US prison population on the rise: DOJ report

[JURIST] The population of individuals in US prisons rose by 2.7 percent in 2005, according to an annual report [DOJ materials] released Wednesday by the US Department of Justice Bureau of Justice Statistics [official website]. The report indicates that over 7 million people were either in jail, on probation, or on parole [press release] by the end of last year, with 2.2 million of them in prison. The Justice Department statistics also show that the percentage of female prisoners is rising - the number of female inmates rose 2.6 percent in 2005 with the male population only increasing by 1.9 percent. Sentencing Project [advocacy website], an advocacy group that promotes criminal justice reform, has blamed the increase in women prisoners on harsh sentences handed down for nonviolent drug offenses.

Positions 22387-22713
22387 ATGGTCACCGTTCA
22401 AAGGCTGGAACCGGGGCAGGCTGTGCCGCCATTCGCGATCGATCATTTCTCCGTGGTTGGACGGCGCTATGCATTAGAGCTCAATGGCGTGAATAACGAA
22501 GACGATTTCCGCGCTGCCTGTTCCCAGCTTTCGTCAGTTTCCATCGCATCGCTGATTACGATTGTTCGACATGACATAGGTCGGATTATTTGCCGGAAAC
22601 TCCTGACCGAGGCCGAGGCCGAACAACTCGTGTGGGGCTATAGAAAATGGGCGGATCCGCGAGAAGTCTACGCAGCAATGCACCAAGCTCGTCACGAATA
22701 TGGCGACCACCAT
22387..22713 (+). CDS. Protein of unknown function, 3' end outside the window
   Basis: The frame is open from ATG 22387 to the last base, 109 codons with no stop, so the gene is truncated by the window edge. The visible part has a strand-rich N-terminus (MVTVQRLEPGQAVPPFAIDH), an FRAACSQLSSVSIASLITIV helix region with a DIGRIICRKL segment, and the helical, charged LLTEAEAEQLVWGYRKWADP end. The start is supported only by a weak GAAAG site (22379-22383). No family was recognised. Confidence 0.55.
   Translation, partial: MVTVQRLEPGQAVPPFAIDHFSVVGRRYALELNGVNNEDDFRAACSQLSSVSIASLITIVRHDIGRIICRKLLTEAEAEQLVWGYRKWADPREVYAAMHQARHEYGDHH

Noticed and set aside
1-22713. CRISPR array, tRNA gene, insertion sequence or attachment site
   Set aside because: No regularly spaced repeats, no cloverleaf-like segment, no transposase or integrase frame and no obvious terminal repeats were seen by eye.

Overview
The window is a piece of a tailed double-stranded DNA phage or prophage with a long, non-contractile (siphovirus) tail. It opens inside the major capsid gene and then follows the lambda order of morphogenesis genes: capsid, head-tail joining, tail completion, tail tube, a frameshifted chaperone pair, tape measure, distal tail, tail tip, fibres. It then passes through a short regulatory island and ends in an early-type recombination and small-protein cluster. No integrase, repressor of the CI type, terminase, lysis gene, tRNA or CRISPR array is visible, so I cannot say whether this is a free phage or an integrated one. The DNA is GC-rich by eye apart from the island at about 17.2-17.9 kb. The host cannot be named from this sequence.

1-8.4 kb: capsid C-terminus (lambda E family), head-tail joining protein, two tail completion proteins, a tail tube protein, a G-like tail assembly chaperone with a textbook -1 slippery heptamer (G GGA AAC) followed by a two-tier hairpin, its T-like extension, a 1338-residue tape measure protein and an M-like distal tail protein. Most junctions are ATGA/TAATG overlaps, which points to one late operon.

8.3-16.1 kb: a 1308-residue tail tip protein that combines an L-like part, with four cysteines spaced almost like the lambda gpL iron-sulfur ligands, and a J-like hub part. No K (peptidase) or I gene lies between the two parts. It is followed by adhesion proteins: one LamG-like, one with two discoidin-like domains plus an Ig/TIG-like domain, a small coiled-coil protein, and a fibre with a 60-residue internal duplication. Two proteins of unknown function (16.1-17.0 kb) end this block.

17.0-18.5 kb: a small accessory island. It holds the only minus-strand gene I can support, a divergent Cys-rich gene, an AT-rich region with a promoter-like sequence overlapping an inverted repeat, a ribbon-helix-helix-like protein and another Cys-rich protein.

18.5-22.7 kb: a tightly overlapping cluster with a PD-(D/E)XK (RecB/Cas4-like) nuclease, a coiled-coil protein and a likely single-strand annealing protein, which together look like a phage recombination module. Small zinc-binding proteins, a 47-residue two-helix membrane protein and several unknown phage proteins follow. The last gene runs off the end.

The report also showed racial disparities among prisoners that are similar among men and women inmates. Among male prisoners ages 25-29, 8.1 percent of black men are in prison, while 2.6 percent of Hispanic men and 1.1 percent of white men are incarcerated. South Dakota accounted for the highest increase in inmate population with a rise of 11 percent, followed by Montana with 10.4 percent, and Kentucky with 7.9 percent. Georgia's prison population dropped the most with a decrease of 4.6 percent, followed by Maryland with a 2.4 percent drop, and Louisiana with a 2.3 percent decrease. AP has more.

 

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